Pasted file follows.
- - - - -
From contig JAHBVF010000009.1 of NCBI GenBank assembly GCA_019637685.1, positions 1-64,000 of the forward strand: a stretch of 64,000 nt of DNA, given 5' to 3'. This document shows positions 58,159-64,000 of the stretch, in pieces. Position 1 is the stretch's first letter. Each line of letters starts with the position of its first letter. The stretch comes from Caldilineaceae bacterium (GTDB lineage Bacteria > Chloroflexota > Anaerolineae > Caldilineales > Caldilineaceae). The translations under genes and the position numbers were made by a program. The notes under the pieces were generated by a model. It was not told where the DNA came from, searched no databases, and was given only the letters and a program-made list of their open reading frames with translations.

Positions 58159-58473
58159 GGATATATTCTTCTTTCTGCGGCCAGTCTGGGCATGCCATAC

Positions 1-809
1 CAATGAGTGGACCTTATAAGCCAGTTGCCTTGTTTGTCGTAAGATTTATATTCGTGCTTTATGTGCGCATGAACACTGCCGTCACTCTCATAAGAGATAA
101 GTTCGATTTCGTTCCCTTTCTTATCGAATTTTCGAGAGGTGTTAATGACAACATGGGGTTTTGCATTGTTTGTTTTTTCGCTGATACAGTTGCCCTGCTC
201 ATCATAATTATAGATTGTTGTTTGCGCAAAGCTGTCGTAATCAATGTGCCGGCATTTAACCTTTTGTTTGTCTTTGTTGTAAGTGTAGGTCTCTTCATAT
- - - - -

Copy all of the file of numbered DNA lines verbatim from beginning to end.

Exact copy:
From contig JAHBVF010000009.1 of NCBI GenBank assembly GCA_019637685.1, positions 1-64,000 of the forward strand: a stretch of 64,000 nt of DNA, given 5' to 3'. This document shows positions 58,159-64,000 of the stretch, in pieces. Position 1 is the stretch's first letter. Each line of letters starts with the position of its first letter. The stretch comes from Caldilineaceae bacterium (GTDB lineage Bacteria > Chloroflexota > Anaerolineae > Caldilineales > Caldilineaceae). The translations under genes and the position numbers were made by a program. The notes under the pieces were generated by a model. It was not told where the DNA came from, searched no databases, and was given only the letters and a program-made list of their open reading frames with translations.

Positions 58159-58473
58159 GGATATATTCTTCTTTCTGCGGCCAGTCTGGGCATGCCATAC

Positions 1-809
1 CAATGAGTGGACCTTATAAGCCAGTTGCCTTGTTTGTCGTAAGATTTATATTCGTGCTTTATGTGCGCATGAACACTGCCGTCACTCTCATAAGAGATAA
101 GTTCGATTTCGTTCCCTTTCTTATCGAATTTTCGAGAGGTGTTAATGACAACATGGGGTTTTGCATTGTTTGTTTTTTCGCTGATACAGTTGCCCTGCTC
201 ATCATAATTATAGATTGTTGTTTGCGCAAAGCTGTCGTAATCAATGTGCCGGCATTTAACCTTTTGTTTGTCTTTGTTGTAAGTGTAGGTCTCTTCATAT